This chapter confronts the literature on complex systems with the political sociology literature on power. It asks: how should complexity thinking handle 'power'; how can this enrich larger debates in political and social science about power; and how, finally, should this affect our approach to policy analysis and policy making?
The complexity literature generally lacks much discussion of 'power'. There is in general little reference to the distribution of power in the society concerned, and to the institutional mechanisms through which power is exercised. This chapter argues that complexity perspectives must be combined with the insights of political sociology, if they are to provide real value-added, in terms of both research and policy guidance. It also however demonstrates how complexity perspectives bring additional analytical insights that enrich the debates on power within the sociological and political science literature, including in particular those inspired by Lukes.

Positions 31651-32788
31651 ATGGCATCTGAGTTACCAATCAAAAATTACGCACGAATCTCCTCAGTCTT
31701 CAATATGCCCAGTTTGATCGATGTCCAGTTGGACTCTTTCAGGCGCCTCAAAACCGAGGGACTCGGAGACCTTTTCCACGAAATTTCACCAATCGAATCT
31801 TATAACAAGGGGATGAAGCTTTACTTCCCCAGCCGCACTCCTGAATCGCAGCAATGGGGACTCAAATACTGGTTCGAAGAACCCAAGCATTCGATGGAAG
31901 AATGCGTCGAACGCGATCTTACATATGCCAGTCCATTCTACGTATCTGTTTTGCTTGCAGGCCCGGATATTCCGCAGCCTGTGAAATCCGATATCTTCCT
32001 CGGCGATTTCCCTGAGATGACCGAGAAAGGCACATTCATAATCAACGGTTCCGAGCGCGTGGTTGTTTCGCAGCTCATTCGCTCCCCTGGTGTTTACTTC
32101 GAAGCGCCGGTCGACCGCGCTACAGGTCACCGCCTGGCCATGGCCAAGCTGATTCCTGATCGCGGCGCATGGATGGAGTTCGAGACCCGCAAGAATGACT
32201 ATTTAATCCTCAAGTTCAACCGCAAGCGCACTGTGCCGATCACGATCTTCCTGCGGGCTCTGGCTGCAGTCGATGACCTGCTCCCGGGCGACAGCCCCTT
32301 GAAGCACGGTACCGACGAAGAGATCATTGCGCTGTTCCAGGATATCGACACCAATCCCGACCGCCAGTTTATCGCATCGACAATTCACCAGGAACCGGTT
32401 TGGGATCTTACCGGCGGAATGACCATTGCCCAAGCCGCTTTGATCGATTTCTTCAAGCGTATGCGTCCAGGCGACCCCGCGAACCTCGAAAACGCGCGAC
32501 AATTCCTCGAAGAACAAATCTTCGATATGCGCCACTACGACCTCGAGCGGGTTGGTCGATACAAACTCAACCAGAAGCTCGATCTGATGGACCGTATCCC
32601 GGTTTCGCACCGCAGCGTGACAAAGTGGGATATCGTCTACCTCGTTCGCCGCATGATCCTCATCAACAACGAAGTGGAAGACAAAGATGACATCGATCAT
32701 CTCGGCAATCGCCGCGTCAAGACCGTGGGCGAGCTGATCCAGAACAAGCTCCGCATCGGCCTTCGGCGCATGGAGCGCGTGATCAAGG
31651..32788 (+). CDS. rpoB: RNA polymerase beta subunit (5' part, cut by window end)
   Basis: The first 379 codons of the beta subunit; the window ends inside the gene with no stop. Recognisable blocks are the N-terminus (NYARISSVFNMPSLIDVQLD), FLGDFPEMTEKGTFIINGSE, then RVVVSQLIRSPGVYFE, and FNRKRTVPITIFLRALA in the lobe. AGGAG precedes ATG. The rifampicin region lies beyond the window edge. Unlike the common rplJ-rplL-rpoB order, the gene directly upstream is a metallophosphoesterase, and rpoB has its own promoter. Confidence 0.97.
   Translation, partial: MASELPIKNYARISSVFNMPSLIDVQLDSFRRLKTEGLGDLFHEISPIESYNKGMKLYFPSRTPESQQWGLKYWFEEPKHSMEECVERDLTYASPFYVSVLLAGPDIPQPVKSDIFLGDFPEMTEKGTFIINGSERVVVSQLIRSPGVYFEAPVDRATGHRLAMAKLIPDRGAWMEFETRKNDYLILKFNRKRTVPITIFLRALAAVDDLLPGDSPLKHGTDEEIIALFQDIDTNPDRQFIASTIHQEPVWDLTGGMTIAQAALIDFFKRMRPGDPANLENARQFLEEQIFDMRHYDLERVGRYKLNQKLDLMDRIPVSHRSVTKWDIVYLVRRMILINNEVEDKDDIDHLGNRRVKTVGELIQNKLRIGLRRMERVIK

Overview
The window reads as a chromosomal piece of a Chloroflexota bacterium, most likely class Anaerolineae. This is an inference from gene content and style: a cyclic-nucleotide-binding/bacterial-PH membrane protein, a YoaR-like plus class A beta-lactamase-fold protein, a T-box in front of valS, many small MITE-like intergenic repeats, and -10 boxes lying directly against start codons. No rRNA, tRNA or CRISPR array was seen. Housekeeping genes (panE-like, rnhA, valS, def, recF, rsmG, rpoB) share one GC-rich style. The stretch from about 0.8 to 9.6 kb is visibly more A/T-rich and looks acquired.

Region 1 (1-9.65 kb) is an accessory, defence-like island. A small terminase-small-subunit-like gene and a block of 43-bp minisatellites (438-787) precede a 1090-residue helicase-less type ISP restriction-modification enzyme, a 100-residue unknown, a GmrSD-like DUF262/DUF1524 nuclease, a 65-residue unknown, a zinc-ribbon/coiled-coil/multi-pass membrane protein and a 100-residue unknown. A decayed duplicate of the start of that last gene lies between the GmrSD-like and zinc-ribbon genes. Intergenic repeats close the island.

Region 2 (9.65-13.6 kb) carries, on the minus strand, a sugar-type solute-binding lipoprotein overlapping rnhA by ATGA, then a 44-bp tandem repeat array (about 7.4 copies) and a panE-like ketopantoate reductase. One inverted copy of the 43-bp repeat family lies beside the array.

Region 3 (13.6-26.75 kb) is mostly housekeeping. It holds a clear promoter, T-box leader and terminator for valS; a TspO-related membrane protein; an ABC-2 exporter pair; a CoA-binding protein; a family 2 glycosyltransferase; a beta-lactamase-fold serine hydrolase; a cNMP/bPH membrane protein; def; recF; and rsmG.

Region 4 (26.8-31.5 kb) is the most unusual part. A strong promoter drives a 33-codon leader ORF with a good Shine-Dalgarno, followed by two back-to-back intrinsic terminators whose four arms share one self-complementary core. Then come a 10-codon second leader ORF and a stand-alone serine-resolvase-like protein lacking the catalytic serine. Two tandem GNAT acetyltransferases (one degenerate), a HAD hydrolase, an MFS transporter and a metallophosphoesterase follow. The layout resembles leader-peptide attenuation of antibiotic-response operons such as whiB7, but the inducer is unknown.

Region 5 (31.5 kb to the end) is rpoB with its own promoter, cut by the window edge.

Original languageEnglish
Title of host publicationHandbook on Complexity and Public Policy
EditorsRobert Geyer, Paul Cairney
Place of PublicationCheltenham
ISBN (Electronic)978 1 78254 952 9
ISBN (Print)978 1 78254 951 2
Publication statusPublished - 2015


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